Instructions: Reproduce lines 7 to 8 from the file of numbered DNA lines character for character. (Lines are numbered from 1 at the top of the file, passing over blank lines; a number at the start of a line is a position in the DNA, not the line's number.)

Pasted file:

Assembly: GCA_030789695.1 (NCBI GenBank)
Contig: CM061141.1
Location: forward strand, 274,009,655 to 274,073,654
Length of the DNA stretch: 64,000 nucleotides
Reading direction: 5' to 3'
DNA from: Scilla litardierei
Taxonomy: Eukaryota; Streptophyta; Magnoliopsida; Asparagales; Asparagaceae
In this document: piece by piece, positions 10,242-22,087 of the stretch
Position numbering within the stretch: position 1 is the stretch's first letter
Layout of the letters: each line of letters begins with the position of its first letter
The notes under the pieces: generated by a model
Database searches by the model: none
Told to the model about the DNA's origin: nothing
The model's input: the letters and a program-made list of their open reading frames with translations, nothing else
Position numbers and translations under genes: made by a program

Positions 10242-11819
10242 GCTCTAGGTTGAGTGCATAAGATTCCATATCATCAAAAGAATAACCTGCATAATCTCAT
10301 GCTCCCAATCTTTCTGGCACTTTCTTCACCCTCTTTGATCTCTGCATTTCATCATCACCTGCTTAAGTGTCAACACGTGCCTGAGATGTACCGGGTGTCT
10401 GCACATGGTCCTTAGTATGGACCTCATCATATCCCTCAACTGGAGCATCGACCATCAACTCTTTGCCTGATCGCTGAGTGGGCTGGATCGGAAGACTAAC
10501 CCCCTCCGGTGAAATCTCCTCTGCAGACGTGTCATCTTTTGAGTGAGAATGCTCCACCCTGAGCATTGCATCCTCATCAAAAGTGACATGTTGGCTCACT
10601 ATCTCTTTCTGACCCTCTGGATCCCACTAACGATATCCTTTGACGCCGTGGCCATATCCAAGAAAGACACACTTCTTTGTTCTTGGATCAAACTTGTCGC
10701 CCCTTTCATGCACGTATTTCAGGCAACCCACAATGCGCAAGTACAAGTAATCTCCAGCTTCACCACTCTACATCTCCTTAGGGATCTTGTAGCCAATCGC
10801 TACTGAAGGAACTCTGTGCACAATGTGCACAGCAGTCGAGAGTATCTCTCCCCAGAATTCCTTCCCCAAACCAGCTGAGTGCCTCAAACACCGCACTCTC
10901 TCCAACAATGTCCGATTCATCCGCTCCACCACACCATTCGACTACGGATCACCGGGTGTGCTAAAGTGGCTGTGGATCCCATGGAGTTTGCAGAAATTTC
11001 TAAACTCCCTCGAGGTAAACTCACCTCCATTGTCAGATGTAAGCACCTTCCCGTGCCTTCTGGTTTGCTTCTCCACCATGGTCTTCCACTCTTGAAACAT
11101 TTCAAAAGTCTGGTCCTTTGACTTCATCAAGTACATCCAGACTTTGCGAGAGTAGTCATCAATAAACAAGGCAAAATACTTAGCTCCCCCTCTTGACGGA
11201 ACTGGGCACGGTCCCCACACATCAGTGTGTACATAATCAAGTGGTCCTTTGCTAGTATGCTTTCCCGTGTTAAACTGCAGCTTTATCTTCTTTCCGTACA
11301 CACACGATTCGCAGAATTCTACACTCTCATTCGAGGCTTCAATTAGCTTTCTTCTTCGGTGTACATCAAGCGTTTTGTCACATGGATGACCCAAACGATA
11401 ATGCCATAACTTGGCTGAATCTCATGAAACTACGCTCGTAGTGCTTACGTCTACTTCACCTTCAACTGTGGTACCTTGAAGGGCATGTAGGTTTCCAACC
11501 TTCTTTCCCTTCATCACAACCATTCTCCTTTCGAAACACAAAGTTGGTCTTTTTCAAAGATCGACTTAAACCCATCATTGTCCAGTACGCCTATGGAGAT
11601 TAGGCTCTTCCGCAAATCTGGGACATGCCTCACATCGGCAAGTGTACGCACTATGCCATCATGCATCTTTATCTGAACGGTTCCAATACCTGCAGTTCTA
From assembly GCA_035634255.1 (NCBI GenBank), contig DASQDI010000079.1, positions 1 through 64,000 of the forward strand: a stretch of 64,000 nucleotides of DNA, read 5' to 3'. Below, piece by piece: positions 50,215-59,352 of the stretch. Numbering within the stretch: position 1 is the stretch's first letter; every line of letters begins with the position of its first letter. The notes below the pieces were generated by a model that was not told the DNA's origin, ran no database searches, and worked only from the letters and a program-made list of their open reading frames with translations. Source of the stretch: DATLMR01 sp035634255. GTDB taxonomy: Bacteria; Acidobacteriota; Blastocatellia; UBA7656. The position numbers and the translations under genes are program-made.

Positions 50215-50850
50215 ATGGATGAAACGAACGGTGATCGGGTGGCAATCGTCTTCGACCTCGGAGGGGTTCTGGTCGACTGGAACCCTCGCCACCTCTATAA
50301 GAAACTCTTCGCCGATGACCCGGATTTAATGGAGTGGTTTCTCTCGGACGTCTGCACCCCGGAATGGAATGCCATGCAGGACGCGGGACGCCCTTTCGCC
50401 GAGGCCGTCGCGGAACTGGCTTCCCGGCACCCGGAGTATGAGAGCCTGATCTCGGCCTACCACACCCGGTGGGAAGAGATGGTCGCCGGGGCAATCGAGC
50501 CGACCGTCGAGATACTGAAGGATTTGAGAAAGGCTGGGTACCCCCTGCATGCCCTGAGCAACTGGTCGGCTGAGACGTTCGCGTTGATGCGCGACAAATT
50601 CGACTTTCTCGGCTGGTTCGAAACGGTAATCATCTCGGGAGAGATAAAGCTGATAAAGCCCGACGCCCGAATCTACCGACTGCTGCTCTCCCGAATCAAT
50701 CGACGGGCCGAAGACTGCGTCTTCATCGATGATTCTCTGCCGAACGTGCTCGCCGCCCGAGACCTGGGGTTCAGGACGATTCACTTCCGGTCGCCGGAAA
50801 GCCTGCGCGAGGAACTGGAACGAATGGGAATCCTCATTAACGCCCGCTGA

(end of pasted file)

Taxonomy: Eukaryota; Streptophyta; Magnoliopsida; Asparagales; Asparagaceae
In this document: piece by piece, positions 10,242-22,087 of the stretch